Shastrin, Śastrin, Śāstrin: 6 definitions

Introduction

Shastrin means something in Hinduism, Sanskrit. If you want to know the exact meaning, history, etymology or English translation of this term then check out the descriptions on this page. Add your comment or reference to a book if you want to contribute to this summary article.

The Sanskrit terms Śastrin and Śāstrin can be transliterated into English as Sastrin or Shastrin, using the IAST transliteration scheme (?).

Languages of India and abroad

Sanskrit-English dictionary

Source: DDSA: The practical Sanskrit-English dictionary

Śastrin (शस्त्रिन्).—a. Bearing arms or weapons, armed, accoutred.

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Śāstrin (शास्त्रिन्).—a. (-ṇī f.) [शास्त्रं वेत्त्यधीते वा इनि (śāstraṃ vettyadhīte vā ini)] Versed or skilled in the Śāstras. -m.

1) One who has mastered the Śāstras, a learned man, a great Paṇḍit.

2) A teacher of sacred science.

Source: Cologne Digital Sanskrit Dictionaries: Shabda-Sagara Sanskrit-English Dictionary

Śastrin (शस्त्रिन्).—mfn. (-strī-striṇī-stri) Armed, having weapons. E. śastra, ini aff.

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Śāstrin (शास्त्रिन्).—m. (-strī) A Pandit, a teacher of holy science, or one skilled in it. E. śāstra as above, and ini aff.

Source: Cologne Digital Sanskrit Dictionaries: Benfey Sanskrit-English Dictionary

Śastrin (शस्त्रिन्).—i. e. śastra + in, adj., f. iṇī, Armed, [Rājataraṅgiṇī] 5, 58.

Source: Cologne Digital Sanskrit Dictionaries: Aufrecht Catalogus Catalogorum

Śāstrin (शास्त्रिन्) as mentioned in Aufrecht’s Catalogus Catalogorum:—of Puṇyagrāma: Pañcāyudhaprapañca bhāṇa.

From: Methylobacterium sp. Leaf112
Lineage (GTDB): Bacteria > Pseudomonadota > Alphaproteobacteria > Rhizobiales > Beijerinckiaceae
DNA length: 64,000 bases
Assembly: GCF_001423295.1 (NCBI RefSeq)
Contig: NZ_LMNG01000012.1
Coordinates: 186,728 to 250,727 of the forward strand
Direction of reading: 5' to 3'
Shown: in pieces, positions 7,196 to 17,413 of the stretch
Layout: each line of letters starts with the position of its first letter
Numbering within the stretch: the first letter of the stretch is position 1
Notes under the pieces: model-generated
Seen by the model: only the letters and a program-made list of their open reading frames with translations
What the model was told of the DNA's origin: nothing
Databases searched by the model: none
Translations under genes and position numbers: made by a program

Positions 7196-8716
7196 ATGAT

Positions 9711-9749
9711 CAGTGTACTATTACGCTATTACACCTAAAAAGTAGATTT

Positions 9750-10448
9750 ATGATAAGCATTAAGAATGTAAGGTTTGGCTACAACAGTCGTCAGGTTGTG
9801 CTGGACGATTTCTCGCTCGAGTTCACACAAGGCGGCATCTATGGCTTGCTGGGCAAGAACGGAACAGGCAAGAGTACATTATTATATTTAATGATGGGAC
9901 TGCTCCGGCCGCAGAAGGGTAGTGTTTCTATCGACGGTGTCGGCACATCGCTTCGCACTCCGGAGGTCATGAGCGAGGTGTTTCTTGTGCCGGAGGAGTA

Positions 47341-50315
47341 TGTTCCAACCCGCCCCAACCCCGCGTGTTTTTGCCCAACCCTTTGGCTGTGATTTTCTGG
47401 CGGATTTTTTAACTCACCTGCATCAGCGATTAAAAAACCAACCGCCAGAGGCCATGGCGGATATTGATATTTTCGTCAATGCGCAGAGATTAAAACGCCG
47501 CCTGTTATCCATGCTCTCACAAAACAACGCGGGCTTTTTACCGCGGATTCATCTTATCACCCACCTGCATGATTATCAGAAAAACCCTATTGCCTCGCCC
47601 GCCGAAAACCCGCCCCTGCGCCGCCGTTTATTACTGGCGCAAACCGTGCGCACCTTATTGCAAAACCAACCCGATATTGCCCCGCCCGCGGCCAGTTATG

Śāstrin has the following synonyms: Trivikrama paṇḍita.

Source: Cologne Digital Sanskrit Dictionaries: Monier-Williams Sanskrit-English Dictionary

1) Śastrin (शस्त्रिन्):—[from śaṃs] 1. śastrin mfn. (for 2. See p. 1061, col. 2) reciting, a reciter, [Āpastamba-śrauta-sūtra [Scholiast or Commentator]]

2) [from śas] 2. śastrin mfn. having weapons, bearing arms, armed with a sword, [Mahābhārata; Harivaṃśa; Kāmandakīya-nītisāra etc.]

3) Śāstrin (शास्त्रिन्):—[from śās] mfn. or m. versed in the Śāstras, learned (cf. satata-ś), [Catalogue(s)]

4) [v.s. ...] m. a teacher of sacred books or science, a learned man, [Horace H. Wilson]

5) [v.s. ...] a Buddha, [Śiśupāla-vadha [Scholiast or Commentator]]

context information

Sanskrit, also spelled संस्कृतम् (saṃskṛtam), is an ancient language of India commonly seen as the grandmother of the Indo-European language family. Closely allied with Prakrit and Pali, Sanskrit is more exhaustive in both grammar and terms and has the most extensive collection of literature in the world, greatly surpassing its sister-languages Greek and Latin.

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